Book Review

"A Praying Life: Connecting with God in a Distracting World" by Paul E. Miller

Andy Wilson
Paul E. Miller
Thursday, March 1st 2012
Mar/Apr 2012

There are a lot of books on the topic of prayer, and I have found helpful insights in many of them. I would have to say, however, that Paul Miller's A Praying Life has been the book that has been of greatest help to my personal prayer life. At the risk of sounding trite, I would even say that there is a sense in which it has been a life-changing book for me. Furthermore, I have often recommended this book to others, and just about everyone who reads it tells me that they too have found it to be extremely helpful. It is a unique book, one I might even be willing to deem a must-read for every Christian. For this reason, I want to commend A Praying Life to you by highlighting several of the things that make it such a special book.

Perhaps what makes Miller's book so effective is that he talks about prayer not as a duty but as a desperate need. We need to pray because we are utterly dependent on God for everything. When we neglect prayer, we lose sight of our helplessness and place our confidence in ourselves rather than in the Lord. Miller points out that even Jesus expressed his dependence upon God by cultivating a rich prayer life. "If you are not praying, then you are quietly confident that time, money, and talent are all you need in life. You'll always be a little too tired, a little too busy. But if, like Jesus, you realize you can't do life on your own, then no matter how busy, no matter how tired you are, you will find the time to pray" (49).

Of course, it is possible for a person to have a regular prayer life and still place his confidence in himself rather than in the Lord; there is a place for prayer in performance-based religion. Jesus illustrated this well in his parable of the Pharisee and the tax collector, in which both men prayed to God, but only the tax collector, who acknowledged his utter helplessness, went away justified before God (Luke 18:9’14). This is the "foolish" logic of the gospel (1 Cor. 1:20’31), and the same logic applies to true prayer. In Miller's words, "The gospel, God's free gift of grace in Jesus, only works when we realize we don't have it all together. The same is true for prayer. The very thing we are allergic to’our helplessness’is what makes prayer work" (55).

Another major strength of A Praying Life is Miller's treatment of the relationship between prayer and divine providence, especially with regard to his thoughts on "unanswered" prayers, suffering, and how God uses our prayers to shape us. Miller writes,

When you stop trying to control your life and instead allow your anxieties and problems to bring you to God in prayer, you shift from worry to watching. You watch God weave his patterns in the story of your life. Instead of trying to be out front, designing your life, you realize you are inside God's drama. As you wait, you begin to see him work, and your life begins to sparkle with wonder. You are learning to trust again. (73)

The life of dependent prayer involves watching to see what the Lord will do in response to our prayers, and this enables us to see God's hand at work in our lives with greater clarity. It is not that he will always answer our prayers in the way we want. He is not a cosmic genie, bound to do our bidding. But if you belong to Jesus Christ, you can be certain that the Lord of heaven and earth really will listen to your prayers. And you can trust that he will act for your ultimate good.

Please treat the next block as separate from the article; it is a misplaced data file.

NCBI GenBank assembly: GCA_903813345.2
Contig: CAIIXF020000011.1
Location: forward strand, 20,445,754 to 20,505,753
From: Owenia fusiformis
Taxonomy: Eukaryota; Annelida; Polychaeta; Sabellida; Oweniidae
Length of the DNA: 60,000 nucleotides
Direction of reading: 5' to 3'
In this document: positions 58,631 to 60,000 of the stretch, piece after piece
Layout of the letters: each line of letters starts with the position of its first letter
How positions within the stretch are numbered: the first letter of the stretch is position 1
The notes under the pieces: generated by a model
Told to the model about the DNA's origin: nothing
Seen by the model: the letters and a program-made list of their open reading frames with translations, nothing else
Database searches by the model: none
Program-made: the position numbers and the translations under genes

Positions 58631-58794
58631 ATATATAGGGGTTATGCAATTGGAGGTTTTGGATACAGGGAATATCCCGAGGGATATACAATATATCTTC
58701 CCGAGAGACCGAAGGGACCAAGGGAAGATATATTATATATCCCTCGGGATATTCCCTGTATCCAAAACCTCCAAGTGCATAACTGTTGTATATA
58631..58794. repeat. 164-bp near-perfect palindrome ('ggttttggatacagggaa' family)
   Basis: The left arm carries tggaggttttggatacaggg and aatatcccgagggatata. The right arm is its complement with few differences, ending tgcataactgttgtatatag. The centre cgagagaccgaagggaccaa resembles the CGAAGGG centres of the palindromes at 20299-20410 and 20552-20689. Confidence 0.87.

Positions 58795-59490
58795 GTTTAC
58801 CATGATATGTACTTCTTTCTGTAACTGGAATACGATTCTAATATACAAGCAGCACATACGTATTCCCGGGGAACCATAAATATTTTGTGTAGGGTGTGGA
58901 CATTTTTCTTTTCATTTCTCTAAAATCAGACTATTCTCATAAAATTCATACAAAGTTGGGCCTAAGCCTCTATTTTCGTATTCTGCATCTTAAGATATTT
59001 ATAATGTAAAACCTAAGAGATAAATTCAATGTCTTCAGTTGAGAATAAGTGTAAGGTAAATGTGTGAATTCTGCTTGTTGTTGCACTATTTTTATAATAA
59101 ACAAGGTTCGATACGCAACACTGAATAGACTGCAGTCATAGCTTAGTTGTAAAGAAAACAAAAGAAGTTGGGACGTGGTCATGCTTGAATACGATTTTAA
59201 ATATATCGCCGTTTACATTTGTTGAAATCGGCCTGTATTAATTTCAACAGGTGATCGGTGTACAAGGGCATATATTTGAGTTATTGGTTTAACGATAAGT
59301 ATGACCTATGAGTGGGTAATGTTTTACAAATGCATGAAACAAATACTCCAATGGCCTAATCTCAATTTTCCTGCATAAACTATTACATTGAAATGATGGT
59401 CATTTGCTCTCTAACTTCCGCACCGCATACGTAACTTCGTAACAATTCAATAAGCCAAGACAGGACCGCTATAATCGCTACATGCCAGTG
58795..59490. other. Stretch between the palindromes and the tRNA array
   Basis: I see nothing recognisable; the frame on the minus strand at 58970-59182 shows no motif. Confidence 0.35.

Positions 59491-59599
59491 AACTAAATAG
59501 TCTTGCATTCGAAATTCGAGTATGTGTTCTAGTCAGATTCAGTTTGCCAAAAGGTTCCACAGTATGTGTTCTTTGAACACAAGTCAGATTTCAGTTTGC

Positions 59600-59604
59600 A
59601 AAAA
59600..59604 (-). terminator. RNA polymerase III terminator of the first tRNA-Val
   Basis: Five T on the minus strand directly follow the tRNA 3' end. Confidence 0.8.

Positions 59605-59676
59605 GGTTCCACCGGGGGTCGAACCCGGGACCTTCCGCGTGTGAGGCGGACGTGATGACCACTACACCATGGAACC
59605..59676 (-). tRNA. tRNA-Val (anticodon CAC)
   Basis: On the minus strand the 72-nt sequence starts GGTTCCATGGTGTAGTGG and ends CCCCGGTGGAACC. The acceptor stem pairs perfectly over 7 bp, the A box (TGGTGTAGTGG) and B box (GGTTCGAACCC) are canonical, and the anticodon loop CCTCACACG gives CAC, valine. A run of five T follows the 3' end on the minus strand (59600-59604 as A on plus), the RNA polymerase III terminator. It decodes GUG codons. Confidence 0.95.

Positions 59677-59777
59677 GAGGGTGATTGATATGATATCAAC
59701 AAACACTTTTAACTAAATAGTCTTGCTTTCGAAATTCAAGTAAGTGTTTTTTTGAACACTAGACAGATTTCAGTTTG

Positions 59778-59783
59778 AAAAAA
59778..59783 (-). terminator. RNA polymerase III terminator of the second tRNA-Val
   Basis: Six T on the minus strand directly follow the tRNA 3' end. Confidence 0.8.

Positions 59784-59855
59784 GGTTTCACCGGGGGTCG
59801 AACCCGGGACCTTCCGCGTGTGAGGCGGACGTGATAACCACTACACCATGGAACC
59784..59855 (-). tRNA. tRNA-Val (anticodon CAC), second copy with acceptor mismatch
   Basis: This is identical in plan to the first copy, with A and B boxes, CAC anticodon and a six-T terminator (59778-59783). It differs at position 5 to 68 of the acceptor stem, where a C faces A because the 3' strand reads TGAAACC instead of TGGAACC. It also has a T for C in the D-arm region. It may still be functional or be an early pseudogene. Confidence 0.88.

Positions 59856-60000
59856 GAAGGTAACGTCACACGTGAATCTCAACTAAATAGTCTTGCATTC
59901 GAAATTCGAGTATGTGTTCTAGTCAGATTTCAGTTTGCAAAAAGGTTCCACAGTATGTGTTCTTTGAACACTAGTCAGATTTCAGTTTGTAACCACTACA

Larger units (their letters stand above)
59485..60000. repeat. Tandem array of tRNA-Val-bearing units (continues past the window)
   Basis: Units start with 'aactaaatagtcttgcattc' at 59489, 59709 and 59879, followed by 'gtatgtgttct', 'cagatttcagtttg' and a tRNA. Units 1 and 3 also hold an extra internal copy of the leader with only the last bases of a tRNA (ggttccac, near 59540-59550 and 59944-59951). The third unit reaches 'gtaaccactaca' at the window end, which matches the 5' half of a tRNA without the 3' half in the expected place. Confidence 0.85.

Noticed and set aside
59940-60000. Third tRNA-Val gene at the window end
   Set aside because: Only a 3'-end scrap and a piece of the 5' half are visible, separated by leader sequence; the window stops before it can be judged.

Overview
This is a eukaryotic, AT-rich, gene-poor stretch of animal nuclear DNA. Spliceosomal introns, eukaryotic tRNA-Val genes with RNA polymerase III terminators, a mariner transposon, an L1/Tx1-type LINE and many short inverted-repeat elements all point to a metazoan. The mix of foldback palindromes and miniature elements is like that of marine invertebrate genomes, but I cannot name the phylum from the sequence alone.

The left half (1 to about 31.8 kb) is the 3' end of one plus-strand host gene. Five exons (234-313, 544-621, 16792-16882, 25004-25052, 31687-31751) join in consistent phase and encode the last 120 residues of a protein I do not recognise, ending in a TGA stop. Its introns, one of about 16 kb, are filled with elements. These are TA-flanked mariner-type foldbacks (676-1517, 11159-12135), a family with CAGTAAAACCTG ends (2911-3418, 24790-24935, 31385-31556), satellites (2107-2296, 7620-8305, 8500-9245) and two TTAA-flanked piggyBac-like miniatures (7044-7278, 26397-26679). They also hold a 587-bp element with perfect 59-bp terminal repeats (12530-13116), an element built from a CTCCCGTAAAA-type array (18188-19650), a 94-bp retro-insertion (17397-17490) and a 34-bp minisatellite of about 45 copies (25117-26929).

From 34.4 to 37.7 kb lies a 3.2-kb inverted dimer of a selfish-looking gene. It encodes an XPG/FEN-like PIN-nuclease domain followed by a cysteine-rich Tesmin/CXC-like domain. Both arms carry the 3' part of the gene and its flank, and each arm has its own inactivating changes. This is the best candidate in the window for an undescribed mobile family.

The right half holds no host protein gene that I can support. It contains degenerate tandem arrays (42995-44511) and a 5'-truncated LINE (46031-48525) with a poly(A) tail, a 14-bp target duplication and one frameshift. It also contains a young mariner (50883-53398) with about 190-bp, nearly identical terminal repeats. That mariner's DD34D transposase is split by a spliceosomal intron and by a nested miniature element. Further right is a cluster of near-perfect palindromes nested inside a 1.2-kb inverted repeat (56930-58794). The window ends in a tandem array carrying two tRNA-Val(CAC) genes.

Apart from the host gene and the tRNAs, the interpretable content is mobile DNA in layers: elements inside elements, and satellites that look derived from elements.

Two other things to note about A Praying Life are Miller's use of personal stories and his suggestions for developing a prayer system. Regarding the latter, the simple system he discusses makes it easier to actually follow through when we tell people that we'll be praying for them. It also provides a structure that helps us be more consistent and specific in praying for ourselves, individual family members, the church's ministry and members, people in need, and unbelievers. As for the numerous stories from Miller's life, I found many of them to be well-placed examples of how prayer really does make a difference in the lives of God's people.

There are, however, a few weaknesses in the book. I would like to have seen more theological precision, such as "seeing Jesus" in the lives of Christians (97) and Miller's use of the term "incarnation" in relation to what God does when we pray (125). In addition, I wonder why so many of his quotations are taken from Roman Catholic and Eastern Orthodox figures when there is a wealth of material on prayer among the Reformed and the Puritans. Finally, some readers may be turned off by the way Miller talks about the intimacy we can cultivate with our heavenly Father in prayer, or by his emphasis on praying for things that some might deem to be trivial. Frankly, these last two things did not really bother me, since they seem to be legitimate applications of the biblical principles of abiding in Christ and asking our heavenly Father for anything in Christ's name. All in all, there is far more to commend than criticize about this book. I hope that I have convinced you to read it.

Thursday, March 1st 2012

“Modern Reformation has championed confessional Reformation theology in an anti-confessional and anti-theological age.”

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